The action was pretty much non stop but my horror book bloodlust wasn’t entirely sated. The rats gnawed their way through the pages but I wasn’t sustained by graphic insides that are now your outsides details like I was in Misfits and Slash. There also wasn’t the time for me to become invested in any specific character’s survival. I was actually on the rats’ side and wanted them to prevail, although I did have my swattin’ pole on hand, just in case.

I’m keen to experience all of the bloody fun that Shea’s novels promise and definitely want to see the mayhem unfold in the other One Size Eats All novellas.

“I think panic is an appropriate response to what we just saw.”

Thank you so much to NetGalley and Lyrical Underground, an imprint of Kensington Books, for the opportunity to read this novella.

Rating: 4 out of 5.

Once Upon a Blurb

THEY’RE BIGGER

Deep in the sewers of New York City, the rat population is growing. Dr. Randolph Finch is determined to break the cycle. His new rodenticide, Degenesis, doesn’t kill rats. It sterilises them from reproducing. But nothing adapts faster than a New York rat …

THEY’RE SMARTER

City exterminators and soon-to-be divorced Chris and Benita Jackson think they know how these rats think. They know how rats breed. And they fear that Degenesis has only made these rats stronger. More aggressive. More intelligent. And more ravenous than ever …

TONIGHT’S DINNER SPECIAL: US

After a noticeable surge in rat den activity, the Jacksons witness something strange. Without warning, the rats disappear – only to reassemble in a massive lair beneath Grand Central Station. Millions upon millions of them. Working together. Operating as a hive mind. Feasting on the flesh of the homeless below – and planning their all-out attack on the unsuspecting humans above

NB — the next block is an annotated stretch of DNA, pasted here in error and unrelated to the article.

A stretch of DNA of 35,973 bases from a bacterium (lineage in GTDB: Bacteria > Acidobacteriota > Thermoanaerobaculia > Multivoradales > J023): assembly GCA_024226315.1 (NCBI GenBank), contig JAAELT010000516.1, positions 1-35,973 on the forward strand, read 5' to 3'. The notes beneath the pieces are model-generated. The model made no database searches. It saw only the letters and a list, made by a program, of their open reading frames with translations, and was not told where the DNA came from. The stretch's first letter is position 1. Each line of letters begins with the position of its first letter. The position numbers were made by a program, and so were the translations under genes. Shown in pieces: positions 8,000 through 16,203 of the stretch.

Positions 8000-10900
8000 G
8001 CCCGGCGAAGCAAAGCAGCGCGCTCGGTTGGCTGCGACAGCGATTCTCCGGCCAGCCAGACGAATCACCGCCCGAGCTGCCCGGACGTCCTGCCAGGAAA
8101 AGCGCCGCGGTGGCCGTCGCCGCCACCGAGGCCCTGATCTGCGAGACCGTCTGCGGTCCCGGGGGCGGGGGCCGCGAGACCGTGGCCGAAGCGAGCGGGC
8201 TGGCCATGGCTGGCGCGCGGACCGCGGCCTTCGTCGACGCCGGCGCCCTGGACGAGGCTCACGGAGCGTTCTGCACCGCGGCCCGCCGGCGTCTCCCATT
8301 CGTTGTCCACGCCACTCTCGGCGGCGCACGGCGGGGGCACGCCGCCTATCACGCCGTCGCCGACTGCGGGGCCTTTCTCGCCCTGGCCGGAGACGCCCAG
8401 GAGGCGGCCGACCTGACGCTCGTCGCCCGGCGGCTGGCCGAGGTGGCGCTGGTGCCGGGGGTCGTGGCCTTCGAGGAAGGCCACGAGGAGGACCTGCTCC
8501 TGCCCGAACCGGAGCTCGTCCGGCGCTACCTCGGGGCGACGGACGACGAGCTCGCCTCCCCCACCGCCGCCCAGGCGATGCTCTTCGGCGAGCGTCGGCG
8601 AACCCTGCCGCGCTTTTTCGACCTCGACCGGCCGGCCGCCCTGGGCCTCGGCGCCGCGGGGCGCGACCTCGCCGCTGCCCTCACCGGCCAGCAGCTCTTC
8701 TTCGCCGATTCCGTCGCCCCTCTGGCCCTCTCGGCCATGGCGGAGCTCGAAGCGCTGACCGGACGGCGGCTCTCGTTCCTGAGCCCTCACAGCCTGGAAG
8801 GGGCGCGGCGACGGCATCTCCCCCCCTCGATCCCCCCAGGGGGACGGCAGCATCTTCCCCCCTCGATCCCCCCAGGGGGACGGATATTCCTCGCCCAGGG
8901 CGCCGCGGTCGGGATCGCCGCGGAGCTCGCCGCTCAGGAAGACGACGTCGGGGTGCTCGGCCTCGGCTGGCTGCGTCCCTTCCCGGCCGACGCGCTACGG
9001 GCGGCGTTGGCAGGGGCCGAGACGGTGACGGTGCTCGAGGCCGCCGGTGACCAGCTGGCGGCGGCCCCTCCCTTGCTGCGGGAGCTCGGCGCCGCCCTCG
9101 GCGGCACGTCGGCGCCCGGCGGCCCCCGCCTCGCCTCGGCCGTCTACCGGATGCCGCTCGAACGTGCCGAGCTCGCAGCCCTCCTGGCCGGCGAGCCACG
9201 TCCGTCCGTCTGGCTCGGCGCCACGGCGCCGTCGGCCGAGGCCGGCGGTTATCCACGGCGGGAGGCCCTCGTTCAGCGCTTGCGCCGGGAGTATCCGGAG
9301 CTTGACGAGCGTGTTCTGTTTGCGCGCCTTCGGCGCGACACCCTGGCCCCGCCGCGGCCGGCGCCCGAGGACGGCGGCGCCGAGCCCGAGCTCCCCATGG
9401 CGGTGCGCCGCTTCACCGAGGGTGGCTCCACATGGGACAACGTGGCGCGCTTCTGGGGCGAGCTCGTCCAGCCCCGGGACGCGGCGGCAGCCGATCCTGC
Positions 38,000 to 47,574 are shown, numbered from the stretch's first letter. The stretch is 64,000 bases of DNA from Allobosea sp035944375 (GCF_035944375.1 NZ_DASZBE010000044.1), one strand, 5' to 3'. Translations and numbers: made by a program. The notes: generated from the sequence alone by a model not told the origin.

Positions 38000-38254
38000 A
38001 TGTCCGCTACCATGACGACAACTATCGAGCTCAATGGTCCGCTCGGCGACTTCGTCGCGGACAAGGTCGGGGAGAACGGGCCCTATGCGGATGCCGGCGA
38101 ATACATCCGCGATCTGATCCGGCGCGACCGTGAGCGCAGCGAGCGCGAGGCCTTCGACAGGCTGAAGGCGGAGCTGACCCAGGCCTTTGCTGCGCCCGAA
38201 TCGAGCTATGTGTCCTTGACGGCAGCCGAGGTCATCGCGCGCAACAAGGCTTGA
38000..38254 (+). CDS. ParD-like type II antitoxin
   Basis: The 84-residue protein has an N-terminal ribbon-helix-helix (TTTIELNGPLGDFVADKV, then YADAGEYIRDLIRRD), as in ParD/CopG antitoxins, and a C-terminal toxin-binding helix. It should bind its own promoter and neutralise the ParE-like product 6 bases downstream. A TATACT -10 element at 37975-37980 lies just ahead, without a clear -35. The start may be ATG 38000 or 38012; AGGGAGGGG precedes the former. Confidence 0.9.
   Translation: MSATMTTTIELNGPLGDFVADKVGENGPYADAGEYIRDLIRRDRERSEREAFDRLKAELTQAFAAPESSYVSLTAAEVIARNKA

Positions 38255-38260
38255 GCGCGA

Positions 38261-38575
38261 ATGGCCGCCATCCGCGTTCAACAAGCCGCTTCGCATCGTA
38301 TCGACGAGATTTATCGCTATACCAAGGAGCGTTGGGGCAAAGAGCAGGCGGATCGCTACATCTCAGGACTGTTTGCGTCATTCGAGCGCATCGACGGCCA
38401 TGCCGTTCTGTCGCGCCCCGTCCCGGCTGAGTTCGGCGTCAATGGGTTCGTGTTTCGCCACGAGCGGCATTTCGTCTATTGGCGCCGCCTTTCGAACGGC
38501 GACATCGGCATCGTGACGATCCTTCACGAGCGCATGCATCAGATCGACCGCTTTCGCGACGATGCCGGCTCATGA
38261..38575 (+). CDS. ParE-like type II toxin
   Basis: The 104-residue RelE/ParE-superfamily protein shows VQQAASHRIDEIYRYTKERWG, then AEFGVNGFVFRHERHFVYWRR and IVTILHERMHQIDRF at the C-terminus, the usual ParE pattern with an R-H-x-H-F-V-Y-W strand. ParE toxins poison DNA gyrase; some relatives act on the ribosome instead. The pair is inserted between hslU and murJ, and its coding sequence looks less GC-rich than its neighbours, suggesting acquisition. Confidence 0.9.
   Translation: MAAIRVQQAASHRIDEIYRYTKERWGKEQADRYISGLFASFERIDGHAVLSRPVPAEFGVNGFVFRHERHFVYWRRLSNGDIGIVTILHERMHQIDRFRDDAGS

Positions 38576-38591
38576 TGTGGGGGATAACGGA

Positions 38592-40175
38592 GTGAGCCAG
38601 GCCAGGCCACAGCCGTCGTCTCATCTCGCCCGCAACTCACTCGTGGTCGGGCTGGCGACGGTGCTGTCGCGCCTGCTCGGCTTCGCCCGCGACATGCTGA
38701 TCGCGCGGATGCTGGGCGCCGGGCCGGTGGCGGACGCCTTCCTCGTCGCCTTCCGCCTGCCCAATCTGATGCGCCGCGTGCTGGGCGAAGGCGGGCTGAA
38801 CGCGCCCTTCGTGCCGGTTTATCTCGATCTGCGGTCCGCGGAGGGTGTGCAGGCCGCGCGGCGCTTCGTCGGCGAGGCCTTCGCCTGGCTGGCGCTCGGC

Armageddon House – Michael Griffin

Welcome to a day in the life of Mark, Jenna, Greyson and Polly. Although, perhaps it’s night. It’s kind of hard to tell when you’re entirely cut off from the outside world.

Everything they could possibly need is provided for them. There’s more than enough food to last a lifetime and alcohol is plentiful. They can laze around the pool, exercise in the gym or explore countless rooms. It sounds like paradise but is it really a prison?

“We all forget things, more and more every day.”

Their memories of before are hazy (there was a before, wasn’t there?) and there’s no one to answer any of their questions about why they’re … wherever they are. They don’t know how long they’ve been [insert your best guess here] or how long this experiment test captivity refuge whatever it is will last.